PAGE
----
Speaking of Mother’s Day today, Mr Gatsby’s mum is no ordinary mum (although who is really?). She’s a cookbook author having published a cookbook on German cakes and pastries called the German Pastry bakebook. “I wrote the book because in the 1970s pastries in the U.S. were not to my German standard. Because of that I had to do my own baking. This got me more and more interested and when going to Germany I quizzed every family member I could find for their traditional recipes. The challenge was that I needed to transfer them to American ingredients plus figure out the correct measurements as these recipes were very loose and not at all perfectly measured out, sometimes they were just “known” and passed down orally! So I had to try each recipe many times until getting the right combination so one could get the real German taste and flavour, and slowly but surely I wrote the German Pastry Bakebook.”
She adds “The sunken cherry cake is my older sister’s recipe as we always had plenty of sour cherries in our garden. I remember she explained to me that “our” sour cherries were too small to pit. If she did that, nothing would be left! This was the excuse to leave the stones in!!!! Of course one can buy now lovely sour cherries, and pitted ones too.”
When her sister made this cake she did not remove the cherry pits (always a laborious task) and as a result the cake was known by the name Spuckkuchen or Spit Cake to signify the spitting of the cherry pits. She also suggests that you could use tart plums or any other tart fruit as the sweet cake batter helps to balance it and I agree.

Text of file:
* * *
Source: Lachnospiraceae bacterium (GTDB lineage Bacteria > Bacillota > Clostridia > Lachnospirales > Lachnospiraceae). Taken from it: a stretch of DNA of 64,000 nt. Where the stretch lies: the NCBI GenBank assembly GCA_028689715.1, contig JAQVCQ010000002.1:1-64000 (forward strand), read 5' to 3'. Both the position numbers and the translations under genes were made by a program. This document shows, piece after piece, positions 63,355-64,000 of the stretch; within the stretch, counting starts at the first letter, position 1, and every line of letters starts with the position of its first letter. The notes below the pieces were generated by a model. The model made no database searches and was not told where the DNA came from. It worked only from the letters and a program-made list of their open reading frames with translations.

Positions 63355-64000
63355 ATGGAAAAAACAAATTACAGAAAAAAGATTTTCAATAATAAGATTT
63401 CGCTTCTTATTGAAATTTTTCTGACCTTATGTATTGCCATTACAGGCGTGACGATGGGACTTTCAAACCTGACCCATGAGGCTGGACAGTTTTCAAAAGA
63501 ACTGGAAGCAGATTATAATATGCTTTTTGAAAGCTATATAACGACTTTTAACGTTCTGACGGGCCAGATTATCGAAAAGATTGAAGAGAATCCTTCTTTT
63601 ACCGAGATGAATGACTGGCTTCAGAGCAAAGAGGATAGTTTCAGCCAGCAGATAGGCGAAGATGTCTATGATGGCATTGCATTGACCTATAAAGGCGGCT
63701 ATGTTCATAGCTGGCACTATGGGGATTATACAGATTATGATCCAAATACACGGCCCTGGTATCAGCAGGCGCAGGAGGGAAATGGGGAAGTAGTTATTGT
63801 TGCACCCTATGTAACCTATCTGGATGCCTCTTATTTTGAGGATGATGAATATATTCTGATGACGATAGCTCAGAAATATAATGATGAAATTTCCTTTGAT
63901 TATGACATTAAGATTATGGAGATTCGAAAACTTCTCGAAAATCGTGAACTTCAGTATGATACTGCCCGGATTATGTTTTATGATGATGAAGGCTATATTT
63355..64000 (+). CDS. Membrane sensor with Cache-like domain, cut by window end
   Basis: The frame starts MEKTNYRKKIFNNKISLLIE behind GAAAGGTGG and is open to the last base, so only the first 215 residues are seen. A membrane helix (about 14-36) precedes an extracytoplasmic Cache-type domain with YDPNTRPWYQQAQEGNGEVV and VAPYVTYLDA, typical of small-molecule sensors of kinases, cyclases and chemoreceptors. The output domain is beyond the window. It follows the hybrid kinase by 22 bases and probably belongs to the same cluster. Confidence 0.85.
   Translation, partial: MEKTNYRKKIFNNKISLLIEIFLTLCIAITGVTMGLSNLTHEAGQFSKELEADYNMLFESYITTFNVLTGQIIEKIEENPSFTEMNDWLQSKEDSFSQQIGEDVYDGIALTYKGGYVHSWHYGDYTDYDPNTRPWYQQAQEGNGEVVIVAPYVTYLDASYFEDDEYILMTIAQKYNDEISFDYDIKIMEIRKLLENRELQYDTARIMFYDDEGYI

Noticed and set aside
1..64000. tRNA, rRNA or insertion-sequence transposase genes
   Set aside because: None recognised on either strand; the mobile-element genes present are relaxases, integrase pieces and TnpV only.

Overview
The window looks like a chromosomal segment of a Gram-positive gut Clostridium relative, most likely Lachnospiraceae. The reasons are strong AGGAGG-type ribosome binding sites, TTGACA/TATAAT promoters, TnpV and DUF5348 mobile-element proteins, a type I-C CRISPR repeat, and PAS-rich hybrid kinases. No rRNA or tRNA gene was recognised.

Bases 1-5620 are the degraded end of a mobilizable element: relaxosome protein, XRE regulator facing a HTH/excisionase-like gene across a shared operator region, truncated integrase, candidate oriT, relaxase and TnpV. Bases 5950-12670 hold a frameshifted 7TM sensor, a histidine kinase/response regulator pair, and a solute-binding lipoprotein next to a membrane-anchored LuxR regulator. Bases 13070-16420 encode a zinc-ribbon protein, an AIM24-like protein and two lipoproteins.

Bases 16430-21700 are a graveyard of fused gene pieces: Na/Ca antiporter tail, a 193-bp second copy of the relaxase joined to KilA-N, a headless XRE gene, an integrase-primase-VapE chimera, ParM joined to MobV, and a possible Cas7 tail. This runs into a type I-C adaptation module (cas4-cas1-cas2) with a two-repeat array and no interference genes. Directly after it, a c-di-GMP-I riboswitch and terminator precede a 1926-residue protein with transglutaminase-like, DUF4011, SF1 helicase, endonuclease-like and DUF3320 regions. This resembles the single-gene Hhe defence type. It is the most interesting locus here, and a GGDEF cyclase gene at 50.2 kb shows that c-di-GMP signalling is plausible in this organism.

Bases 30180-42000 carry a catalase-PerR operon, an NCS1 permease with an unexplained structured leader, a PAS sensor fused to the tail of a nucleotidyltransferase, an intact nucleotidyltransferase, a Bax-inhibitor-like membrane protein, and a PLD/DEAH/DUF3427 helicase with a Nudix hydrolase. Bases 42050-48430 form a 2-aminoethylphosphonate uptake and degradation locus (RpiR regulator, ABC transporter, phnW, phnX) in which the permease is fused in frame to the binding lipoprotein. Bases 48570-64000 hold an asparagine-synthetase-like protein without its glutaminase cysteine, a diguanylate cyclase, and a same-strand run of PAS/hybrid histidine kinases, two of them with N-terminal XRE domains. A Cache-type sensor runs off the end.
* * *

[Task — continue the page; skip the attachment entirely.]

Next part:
I didn’t use all of the cherries as I wasn’t sure how far down I should push them although the next time that I make this I would use more and keep pushing them down as they would be a juicy surprise throughout the slice. Although the cinnamon sugar adds a lovely aroma, as Margit suggest you could omit it and instead pour a cherry glaze over it or leave it and sprinkle icing sugar over it and it would look like a gorgeously golden yet rubied cake. As it is, it was soft, sweet and buttery with the perfect counterpoint of sour from the sour cherries and a dollop of whipped cream was a sumptuous but somehow wholly necessary accompaniment. Happy Mother’s Day to all the mums out there!
Sunken Sour Cherry Cake
Preheat oven to 375˚F/190C.
Butter and flour or line a 10-inch springform pan.
- 2½ cups fresh, unpitted cherries or 1 pound/500g pitted cherries, canned or frozen
- 1 teaspoon cinnamon
- 1 tablespoon sugar
1. Drain cherries well and set aside.
2. Mix cinnamon and sugar together in a small bowl.
- 1 cup/2 sticks/225grams unsalted butter
- 1⅓ cup caster sugar
- 3 eggs
- 1 teaspoon vanilla extract or 1 tablespoon rum
- 2½ cups sifted flour
- 2 teaspoons baking powder
- 2 tablespoons sifted icing sugar to decorate
1. Cream butter and sugar together until pale and fluffy. Add eggs, one at a time until combined.
2. Add vanilla or rum.
3. Fold in flour and baking powder.
4. Pour the batter immediately into the prepared pan and smooth it with a spatula. It will be quite a thick batter.
5. Distribute the cherries over the batter, pressing each down slightly to anchor it. You may find you have more cherries than can be pushed in on a single layer so just keep pushing more down.
6. Sprinkle the cinnamon-sugar mixture evenly over all.
7. Place at once in the lower middle of a preheated 375˚F/190C oven and bake for 60 minutes, or until a cake tester inserted in the middle comes out clean.
8. Cool in the pan for 10 minutes before unmolding it onto a cake rack to cool thoroughly. When cool, using a sieve, sift icing sugar over the top and serve.
Variations. Omit the cinnamon-sugar mixture. Prepare 1½ cups of cherry or plum glaze. Pour the glaze over the cake and let it cool. Or sprinkle the cake generously with confectioners sugar after it has cooled.
Serving suggestion. Serve each piece with a spoonful of whipped cream.
Adapted from a recipe by Margit Stoll Dutton from The German Pastry Bakebook
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